It's that time of year in this city when the Evian flows like tap water. The streets of Yorkville are congested with stretch limousines, with cell-phone Sallys who haunt moviehouses in search of the next "Blair Witch Project." You overhear a snippet of conversation that begins "Harvey's strategy," and-even before the key phrase "Print ads for 'Brassed off' were bigger than the ones for `Men in Black'"- you have no doubt that the Harvey in question is indeed Miramax honcho Harvey Weinstein. The 24th Toronto International Film Festival has taken over. What a bizarre movie it would make. But then, Eva Ziemsen already knows that. She has her Sony video handicam pointed at the red carpet unrolled for the opening gala screening of Canadian director Atom Egoyan's new movie, "Felicia's Journey."
It's not what you would expect of red carpet -- you know, some blood-red velvety fabric that Liv Tyler's heels would slice into like a knife through Haagen Dazs. No, the carpet leading into Roy Thompson Hall, the one that dozens of stars will stride over throughout the 10-day festival is . . . this can't be . . . there must have been a mix-up at the cleaners . . . shag.
Fifteen feet of cherry red shag. Which should really offer some comfort to the rest of us. All that time we spent trudging around college dorm rooms, hospital waiting rooms and rec rooms decorated in 1975, we were actually getting the red carpet treatment.
"I'm making a documentary about the festival," explains Ms. Ziemsen, a 19-year-old ultra-earnest York University freshman who asks a bystander to move her purse to her other shoulder, please, because it's spoiling her shot.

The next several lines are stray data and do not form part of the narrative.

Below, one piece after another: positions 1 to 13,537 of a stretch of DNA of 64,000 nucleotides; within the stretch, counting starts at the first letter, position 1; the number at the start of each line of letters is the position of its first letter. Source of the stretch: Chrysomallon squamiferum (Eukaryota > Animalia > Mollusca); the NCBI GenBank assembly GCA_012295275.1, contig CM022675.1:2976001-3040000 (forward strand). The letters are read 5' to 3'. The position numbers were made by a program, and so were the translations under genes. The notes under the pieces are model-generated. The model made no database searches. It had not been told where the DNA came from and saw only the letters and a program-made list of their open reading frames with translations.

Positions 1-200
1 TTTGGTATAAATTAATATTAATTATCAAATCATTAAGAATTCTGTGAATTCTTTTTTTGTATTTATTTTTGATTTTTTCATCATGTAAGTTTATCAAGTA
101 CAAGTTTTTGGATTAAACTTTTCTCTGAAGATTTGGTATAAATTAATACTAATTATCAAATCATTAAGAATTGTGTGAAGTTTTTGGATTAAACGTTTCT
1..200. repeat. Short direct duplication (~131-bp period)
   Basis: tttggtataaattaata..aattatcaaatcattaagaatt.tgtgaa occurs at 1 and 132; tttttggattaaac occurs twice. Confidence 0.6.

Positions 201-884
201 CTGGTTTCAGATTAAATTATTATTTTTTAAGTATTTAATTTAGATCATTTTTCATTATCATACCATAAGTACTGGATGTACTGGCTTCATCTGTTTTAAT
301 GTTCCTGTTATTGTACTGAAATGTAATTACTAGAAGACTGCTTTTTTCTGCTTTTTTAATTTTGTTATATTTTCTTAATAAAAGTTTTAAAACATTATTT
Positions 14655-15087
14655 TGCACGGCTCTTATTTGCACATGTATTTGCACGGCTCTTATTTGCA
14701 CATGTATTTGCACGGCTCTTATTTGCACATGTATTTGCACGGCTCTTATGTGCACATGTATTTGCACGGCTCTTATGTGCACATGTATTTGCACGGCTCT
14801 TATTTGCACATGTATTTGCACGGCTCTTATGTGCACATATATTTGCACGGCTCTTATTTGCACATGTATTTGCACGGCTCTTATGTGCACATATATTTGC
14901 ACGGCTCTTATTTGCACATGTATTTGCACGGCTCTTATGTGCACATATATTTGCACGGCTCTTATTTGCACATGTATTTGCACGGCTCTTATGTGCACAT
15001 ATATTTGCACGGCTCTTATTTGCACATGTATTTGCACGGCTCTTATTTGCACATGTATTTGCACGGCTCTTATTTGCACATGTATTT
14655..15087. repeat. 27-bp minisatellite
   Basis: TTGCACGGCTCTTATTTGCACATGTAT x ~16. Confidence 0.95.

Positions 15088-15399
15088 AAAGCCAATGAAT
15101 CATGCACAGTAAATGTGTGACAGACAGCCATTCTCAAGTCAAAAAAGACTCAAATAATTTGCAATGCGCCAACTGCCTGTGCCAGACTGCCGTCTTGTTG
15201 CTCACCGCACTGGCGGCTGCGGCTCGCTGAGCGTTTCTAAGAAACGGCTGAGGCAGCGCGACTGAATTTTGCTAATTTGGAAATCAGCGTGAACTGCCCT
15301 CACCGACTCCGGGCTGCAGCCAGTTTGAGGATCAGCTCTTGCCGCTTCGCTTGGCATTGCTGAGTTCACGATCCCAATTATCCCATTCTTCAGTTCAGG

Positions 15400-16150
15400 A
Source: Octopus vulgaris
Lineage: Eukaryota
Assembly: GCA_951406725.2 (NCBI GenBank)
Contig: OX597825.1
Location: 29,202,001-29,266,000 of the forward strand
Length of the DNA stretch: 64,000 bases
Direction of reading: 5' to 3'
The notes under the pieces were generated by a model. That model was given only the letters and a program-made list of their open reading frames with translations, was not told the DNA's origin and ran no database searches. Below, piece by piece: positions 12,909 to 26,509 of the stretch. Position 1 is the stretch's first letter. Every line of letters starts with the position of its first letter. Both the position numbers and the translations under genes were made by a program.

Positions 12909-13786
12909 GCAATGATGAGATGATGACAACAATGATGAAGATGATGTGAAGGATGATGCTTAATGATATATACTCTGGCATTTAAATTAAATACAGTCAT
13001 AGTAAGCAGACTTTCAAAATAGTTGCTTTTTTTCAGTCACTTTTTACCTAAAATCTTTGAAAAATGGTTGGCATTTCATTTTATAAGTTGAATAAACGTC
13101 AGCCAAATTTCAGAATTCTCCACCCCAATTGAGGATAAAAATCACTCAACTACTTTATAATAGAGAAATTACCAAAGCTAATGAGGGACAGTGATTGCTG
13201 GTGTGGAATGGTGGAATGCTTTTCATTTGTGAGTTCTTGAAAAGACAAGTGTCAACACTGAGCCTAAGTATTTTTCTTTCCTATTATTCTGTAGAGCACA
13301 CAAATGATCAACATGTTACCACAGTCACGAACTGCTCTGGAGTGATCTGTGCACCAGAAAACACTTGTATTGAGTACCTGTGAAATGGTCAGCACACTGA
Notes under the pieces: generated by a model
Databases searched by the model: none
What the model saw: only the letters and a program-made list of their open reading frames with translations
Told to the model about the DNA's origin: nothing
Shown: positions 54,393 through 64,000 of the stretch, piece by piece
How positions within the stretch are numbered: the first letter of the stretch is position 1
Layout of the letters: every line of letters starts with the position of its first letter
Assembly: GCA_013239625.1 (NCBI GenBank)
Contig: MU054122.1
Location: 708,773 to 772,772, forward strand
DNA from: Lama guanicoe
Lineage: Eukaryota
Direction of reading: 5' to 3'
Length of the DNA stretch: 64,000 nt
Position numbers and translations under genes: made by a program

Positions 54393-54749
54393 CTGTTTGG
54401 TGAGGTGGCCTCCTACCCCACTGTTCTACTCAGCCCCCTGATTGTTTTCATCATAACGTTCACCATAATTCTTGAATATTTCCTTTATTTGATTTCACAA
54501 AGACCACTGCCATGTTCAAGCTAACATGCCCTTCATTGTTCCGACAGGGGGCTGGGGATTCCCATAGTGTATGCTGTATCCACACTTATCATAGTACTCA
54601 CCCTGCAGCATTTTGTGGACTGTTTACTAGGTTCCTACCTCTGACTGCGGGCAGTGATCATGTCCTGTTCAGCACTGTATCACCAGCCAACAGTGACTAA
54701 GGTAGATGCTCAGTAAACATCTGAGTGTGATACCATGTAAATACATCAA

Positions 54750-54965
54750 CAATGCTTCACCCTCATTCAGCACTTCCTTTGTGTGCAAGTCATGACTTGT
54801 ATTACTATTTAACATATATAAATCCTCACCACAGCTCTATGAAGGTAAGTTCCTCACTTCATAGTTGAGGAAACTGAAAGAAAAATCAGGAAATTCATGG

"This documentary is about my envy of all the people seeing these films when about half of them are just here to network. This is about the irony of people who really should get to see these movies to inspire them to do better films -- people like me -- but they can't because they don't have the money.
"What's an all-access ticket cost -- 300 bucks? That's rent.
Think "Roger and Me" meets "The Player": Ms. Ziemsen plans to gussy up for other gala screenings and worm her way in. She eyes the laminated almost-all-access pass that press and industry types wear around their necks, wondering out loud if she could forge one. "It's terribly illegal -- oh, darn -- but that's what these festivals make you do."
Regrettably, the budding documentarian missed a prime minicam moment by about 15 minutes.
An hour before Thursday's premiere began, about 100 members of the media-savvy Ontario Coalition Against Poverty decided to cut the rug. Out of the picture, that is. The demonstrators gathered across the street from Roy Thomson Hall chanting into megaphones, "The films may be nice, but the homeless pay the price" and waving signs with such catchy slogans as "Nice limo, can we sleep in it?"
Police on horseback diverted celebrities, including the movie's stars -- Bob Hoskins and Irish newcomer Elaine Cassidy -- to a side door. As a result, they missed the controversy, the crush of would-be star-gazers and their red (shag) carpet strut. Talk about scene stealing. One of the panhandling protesters even received a $100 handout.
'Please don't approach her'
The festival is a celebration of film -- of independent film and future blockbusters, of edgy experimental short features and emerging directors. It's about art, damnit.
But isn't that Minnie Driver I spy trying on leather jackets in Roots?